Exploring Ethical Practice            &Introducing the Relational       Perspective        Week Three
Overview (Part 1)• Explorations of the ethical nature of CYC  practice• Making an ethically defensible decision
Overview (Part 2)• Bevel Up• Exploring relationship . . .
Setting the Stage• Practice is complex, unpredictable, grey, and  uncertain• Absence of black/white pre-specified  solution...
Initial Brainstorm  What are your thoughts on the following  phrase?• “Caring is a moral endeavour ...”
Warm-Up Pair SharePhysical Restraint of                                            Youth Suicide   Young People     Child ...
DebateChild & Youth Care Child & Youth CareWorkers should be Workers should    allowed to      not be allowed tophysically...
Applying Ethics to CYC       Practice• The practice of being ethically responsible  and “doing right action” in specific  p...
“Acting wisely and ethically is not about applying external rules or responding in formulaic ways to complex practice chal...
Aspirations for Your  Developing Practice• Making ethics more real - a standard that  informs the entirety of your CYC pra...
Values• Assumptions, beliefs, and attitudes about  what is good and desirable• E.g. strengths-based practice, respect
Morality• People’s views about what is good, right,  proper, their beliefs about obligations, their  ideas about how peopl...
Ethical Principles• Criteria and rules for deciding on and  justifying “right action”• E.g. a client has the right to confi...
Law• Minimum acceptable standards of behaviour  for citizens• E.g. it is illegal to assault someone
Ethical Dilemmas• Competing ethical values in a situation• Two or more courses of action are in  conflict• Necessary to sel...
Debate•   Read the case example handout carefully•   As a small group, respond to the following    questions:    •   What ...
Bevel UpAs you watch this film on street nurses inthe DTE, think about the following questions:• What are some of the skill...
Dignity
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Ethics

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  • Ethics

    1. 1. Exploring Ethical Practice &Introducing the Relational Perspective Week Three
    2. 2. Overview (Part 1)• Explorations of the ethical nature of CYC practice• Making an ethically defensible decision
    3. 3. Overview (Part 2)• Bevel Up• Exploring relationship . . .
    4. 4. Setting the Stage• Practice is complex, unpredictable, grey, and uncertain• Absence of black/white pre-specified solutions to the complexity of ethical dilemmas that will likely arise in your practice• Today is going to serve as an opportunity to apply the resources you read about last week
    5. 5. Initial Brainstorm What are your thoughts on the following phrase?• “Caring is a moral endeavour ...”
    6. 6. Warm-Up Pair SharePhysical Restraint of Youth Suicide Young People Child Poverty Child Labour Incarceration of Young Child Soldiers PeopleHow do your own values/beliefs affect your discussion of these issues? What ethical dimensions do we need to consider?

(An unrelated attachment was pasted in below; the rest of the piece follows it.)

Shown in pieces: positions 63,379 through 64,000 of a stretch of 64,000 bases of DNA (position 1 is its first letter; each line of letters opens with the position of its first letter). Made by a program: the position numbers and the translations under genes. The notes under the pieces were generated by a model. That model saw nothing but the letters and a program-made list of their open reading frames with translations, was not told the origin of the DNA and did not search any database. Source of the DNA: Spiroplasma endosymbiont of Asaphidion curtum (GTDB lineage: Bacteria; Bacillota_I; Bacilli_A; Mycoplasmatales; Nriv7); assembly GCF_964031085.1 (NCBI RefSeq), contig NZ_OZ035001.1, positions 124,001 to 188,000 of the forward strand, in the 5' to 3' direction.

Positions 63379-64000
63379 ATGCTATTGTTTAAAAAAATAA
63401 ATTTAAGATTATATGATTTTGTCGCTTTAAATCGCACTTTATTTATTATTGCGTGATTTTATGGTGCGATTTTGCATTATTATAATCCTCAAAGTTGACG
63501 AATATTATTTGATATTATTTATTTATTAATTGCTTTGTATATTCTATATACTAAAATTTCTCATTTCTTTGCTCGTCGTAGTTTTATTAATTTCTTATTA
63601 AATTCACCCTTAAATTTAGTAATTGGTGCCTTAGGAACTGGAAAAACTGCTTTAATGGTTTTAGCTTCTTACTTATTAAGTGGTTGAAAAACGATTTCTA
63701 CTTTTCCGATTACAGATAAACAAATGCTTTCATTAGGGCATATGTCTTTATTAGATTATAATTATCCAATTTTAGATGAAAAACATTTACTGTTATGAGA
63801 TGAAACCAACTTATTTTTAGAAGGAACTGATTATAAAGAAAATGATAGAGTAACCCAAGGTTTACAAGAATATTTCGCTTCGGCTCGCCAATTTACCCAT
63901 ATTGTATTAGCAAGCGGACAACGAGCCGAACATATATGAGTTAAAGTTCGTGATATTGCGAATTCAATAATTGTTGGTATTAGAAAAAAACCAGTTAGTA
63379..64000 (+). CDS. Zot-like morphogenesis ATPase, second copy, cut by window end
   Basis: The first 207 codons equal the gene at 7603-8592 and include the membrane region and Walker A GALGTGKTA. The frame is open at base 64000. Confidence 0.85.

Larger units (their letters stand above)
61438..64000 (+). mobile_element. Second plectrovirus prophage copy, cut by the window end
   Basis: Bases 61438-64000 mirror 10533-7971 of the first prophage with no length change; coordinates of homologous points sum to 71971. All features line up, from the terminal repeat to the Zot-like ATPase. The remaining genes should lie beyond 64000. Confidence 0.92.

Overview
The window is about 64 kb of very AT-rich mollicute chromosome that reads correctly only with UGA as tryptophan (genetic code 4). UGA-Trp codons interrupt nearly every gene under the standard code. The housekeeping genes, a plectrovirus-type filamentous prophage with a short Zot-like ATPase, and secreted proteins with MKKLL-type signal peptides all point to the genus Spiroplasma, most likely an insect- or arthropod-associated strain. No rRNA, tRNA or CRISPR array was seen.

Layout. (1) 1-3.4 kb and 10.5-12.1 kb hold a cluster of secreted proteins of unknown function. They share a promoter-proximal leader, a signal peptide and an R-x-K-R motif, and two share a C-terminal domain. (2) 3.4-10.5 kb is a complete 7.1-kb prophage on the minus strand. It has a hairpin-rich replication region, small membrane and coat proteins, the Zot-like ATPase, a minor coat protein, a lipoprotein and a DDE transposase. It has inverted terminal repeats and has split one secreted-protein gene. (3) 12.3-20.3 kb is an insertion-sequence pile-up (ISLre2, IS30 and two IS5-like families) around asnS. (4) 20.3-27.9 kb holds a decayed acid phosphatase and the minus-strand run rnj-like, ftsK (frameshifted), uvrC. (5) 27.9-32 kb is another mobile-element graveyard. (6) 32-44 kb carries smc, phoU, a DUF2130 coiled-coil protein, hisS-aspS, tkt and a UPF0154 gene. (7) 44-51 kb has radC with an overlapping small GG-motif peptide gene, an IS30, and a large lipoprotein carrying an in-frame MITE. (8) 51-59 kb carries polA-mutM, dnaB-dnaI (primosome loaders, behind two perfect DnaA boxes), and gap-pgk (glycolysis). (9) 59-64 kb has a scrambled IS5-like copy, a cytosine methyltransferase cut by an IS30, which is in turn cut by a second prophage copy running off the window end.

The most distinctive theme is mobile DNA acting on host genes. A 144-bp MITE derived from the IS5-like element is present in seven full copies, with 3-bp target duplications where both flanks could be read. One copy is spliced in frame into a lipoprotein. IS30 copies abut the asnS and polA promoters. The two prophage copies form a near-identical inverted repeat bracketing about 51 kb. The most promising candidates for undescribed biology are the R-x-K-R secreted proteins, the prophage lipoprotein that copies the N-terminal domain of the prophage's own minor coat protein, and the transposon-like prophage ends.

7. 7. DebateChild & Youth Care Child & Youth CareWorkers should be Workers should allowed to not be allowed tophysically restrain physically restrain young people in young people in their care their care
    8. 8. Applying Ethics to CYC Practice• The practice of being ethically responsible and “doing right action” in specific professional contexts;• Ethical deliberation and justification for taking action based on (a) moral values; (b) principles; and (c) ethical commitments
    9. 9. “Acting wisely and ethically is not about applying external rules or responding in formulaic ways to complex practice challenges.Instead, it is about reading each situation carefully and recognizing the contributions of socio-cultural and historical forces. [It is about] developing problem-solving and ethical deliberation skills, consulting relevant professional resources, making a commitment to taking ethical action, and evaluating our judgments and actions” (White, 2009)
    10. 10. Aspirations for Your Developing Practice• Making ethics more real - a standard that informs the entirety of your CYC practice• Incorporation of ethics into your work more creatively and comprehensively (Greenwald, 2008)
    11. 11. Values• Assumptions, beliefs, and attitudes about what is good and desirable• E.g. strengths-based practice, respect
    12. 12. Morality• People’s views about what is good, right, proper, their beliefs about obligations, their ideas about how people should behave• E.g. children should never be hurt
    13. 13. Ethical Principles• Criteria and rules for deciding on and justifying “right action”• E.g. a client has the right to confidentiality
    14. 14. Law• Minimum acceptable standards of behaviour for citizens• E.g. it is illegal to assault someone
    15. 15. Ethical Dilemmas• Competing ethical values in a situation• Two or more courses of action are in conflict• Necessary to select one course of action over the other to resolve dilemma• Need to arrive at an ethically defensible resolution
    16. 16. Debate• Read the case example handout carefully• As a small group, respond to the following questions: • What makes this an ethical dilemma (or not? • What resources would you consult? • What further information do you need? • What action would you take and why?
    17. 17. Bevel UpAs you watch this film on street nurses inthe DTE, think about the following questions:• What are some of the skills, abilities, resources that the nurses employ in their cultivation of therapeutic relationship?
    18. 18. Dignity
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